This historian, philosopher, and literary scholar penned numerous works spanning three centuries and covering a vast array of subjects, as attested to by his numerous works. See the list of his other works in this database, including "The English Utilitarians," "The History of English Thought in the Eighteenth Century," "Hours in a Library," "An Agnostic's Apology," and "The Science of Ethics."
Joseph McCabe writes about this author that he "was one of the most outspoken of the prominent literary men of the last generation." This 2 volume set contains, as the title suggests, a comprehensive account of English thought in the 18th century.
Contrary to Ayn Rand's claim that she developed her philosophy of objectivism on her own, the reader will find the seed of some of her ideas in this work, including "the fallacy of the stolen concept," and the "spiral theory of knowledge." Incidentally, Rand also got the idea that the government should not be able to seize the product of man's mind from Disraeli's "Curiosities of Literature" where he relates that a decree, dated May 21, 1749, "declares that the productions of the mind are not among seizable effects."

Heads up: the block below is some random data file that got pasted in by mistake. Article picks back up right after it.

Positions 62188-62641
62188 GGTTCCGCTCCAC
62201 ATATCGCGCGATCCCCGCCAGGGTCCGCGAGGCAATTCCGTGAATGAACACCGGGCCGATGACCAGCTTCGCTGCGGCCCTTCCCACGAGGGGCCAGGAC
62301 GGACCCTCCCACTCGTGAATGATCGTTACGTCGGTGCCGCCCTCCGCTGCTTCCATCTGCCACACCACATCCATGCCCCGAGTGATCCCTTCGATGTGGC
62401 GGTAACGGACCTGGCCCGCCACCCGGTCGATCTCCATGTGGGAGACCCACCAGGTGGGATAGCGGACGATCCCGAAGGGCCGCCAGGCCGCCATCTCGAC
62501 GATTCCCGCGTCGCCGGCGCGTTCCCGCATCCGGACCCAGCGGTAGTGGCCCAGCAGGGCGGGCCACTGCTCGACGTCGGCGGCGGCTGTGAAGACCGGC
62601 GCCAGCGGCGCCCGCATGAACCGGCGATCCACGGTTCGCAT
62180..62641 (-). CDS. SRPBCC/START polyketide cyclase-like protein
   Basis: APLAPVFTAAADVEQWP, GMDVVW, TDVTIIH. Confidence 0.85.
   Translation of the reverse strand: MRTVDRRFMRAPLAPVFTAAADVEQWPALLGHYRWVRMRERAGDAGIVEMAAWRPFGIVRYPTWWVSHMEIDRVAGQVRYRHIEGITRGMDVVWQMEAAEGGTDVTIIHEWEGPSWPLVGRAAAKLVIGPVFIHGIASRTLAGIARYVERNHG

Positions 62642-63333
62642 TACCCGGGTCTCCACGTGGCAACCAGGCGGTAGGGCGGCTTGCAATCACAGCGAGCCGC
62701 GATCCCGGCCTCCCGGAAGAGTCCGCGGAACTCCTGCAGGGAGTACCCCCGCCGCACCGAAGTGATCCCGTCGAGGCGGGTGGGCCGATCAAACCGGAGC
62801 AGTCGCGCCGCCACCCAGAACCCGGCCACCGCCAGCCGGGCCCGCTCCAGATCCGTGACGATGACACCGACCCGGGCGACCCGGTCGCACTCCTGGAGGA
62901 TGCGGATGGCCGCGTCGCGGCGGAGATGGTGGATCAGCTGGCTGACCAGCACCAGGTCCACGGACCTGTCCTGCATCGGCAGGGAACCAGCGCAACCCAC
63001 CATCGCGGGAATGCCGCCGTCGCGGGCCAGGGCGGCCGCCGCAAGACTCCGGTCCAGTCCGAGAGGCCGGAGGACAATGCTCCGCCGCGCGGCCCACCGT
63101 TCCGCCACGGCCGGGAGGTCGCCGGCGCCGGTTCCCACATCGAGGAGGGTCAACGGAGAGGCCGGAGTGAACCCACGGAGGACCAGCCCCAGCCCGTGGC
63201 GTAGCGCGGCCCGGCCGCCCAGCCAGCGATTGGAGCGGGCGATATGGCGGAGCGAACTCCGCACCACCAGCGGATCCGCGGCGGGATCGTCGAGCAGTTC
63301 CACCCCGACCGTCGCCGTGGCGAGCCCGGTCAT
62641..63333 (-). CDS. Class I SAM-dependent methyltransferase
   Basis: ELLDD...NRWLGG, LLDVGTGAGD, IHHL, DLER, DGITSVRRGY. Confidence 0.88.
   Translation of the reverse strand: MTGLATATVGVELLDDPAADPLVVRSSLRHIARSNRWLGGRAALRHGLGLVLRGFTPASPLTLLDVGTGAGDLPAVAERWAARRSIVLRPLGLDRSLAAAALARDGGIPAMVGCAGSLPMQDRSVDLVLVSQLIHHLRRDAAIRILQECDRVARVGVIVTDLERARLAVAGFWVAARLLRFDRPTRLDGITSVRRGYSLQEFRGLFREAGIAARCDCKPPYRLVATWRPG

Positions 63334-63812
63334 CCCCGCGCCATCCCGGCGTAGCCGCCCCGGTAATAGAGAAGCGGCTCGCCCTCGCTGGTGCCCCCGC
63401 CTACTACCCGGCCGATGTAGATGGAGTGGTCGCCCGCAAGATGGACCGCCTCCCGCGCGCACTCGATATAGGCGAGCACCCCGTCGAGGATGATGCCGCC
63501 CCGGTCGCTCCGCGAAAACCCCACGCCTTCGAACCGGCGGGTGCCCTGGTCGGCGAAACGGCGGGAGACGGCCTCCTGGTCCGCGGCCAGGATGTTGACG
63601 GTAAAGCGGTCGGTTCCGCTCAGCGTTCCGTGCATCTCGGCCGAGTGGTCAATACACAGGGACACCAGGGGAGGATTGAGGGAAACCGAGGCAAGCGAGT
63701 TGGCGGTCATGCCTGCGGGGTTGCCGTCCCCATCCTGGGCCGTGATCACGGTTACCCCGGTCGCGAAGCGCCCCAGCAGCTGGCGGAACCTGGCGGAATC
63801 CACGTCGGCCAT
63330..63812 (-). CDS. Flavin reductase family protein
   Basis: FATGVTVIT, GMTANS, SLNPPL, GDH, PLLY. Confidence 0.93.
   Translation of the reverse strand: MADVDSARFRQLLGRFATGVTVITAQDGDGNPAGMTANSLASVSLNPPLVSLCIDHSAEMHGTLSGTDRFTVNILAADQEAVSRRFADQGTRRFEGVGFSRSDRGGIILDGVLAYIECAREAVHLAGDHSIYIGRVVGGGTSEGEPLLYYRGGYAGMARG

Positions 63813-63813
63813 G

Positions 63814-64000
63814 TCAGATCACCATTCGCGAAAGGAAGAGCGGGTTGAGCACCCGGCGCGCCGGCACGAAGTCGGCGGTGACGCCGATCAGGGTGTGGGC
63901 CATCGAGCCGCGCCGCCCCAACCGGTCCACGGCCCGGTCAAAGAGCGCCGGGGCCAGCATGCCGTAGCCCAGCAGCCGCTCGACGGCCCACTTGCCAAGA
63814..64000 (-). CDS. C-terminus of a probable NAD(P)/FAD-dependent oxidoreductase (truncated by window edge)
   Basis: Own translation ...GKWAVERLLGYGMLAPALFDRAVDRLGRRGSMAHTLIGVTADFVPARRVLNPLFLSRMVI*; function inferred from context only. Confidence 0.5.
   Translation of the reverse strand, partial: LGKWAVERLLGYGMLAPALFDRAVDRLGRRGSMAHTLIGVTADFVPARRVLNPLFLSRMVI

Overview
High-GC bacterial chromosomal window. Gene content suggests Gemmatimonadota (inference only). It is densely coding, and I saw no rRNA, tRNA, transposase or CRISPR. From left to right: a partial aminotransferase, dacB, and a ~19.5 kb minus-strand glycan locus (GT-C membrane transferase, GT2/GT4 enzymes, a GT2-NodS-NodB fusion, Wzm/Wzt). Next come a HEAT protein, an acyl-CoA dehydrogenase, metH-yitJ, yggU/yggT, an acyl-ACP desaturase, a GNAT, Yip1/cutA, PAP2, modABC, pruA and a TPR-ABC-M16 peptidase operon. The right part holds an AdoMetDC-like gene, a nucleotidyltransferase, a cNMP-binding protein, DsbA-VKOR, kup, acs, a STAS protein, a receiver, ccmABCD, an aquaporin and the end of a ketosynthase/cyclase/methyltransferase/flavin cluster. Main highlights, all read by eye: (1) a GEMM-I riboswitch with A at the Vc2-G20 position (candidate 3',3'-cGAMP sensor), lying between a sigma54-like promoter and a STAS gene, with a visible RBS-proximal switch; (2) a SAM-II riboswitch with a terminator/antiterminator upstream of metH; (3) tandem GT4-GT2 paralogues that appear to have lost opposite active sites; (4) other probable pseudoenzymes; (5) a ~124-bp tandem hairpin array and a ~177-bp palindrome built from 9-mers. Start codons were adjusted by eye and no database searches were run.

This work, together with the "English Utilitarians," (see below) deserves to be called "Ithuriel's spear" in the history of 18th century English thought.
Stephen was the author of several important works in literature, philosophy, and history. In this work he covers the major figures of the modern world such as Locke, Berkely, Hume, Butler, Descartes, Read, Hartley, Bossuet, Stillingfleet, Toland, Samuel Clarke, Wollaston, Tindal and many others, which are too numerous to mention.
He writes that "The history of thought is in great part a history of the gradual emancipation of the mind from the errors spontaneously generated by its first childlike attempts at speculation. Doctrines which once appeared to be simply expressions of immediate observation have contained a hypothetical element, gradually dissolved by contacts with facts."
He writes about Abraham Tucker's works "He never hurries; he cares nothing for concentration; the twentieth statement of any proposition is as prolix as the first; and he utterly ignores the principle that the secret of being tedius is to say everything."
He writes about Priestly that he "has placed himself beyond all reach of a reductio ad absurdum."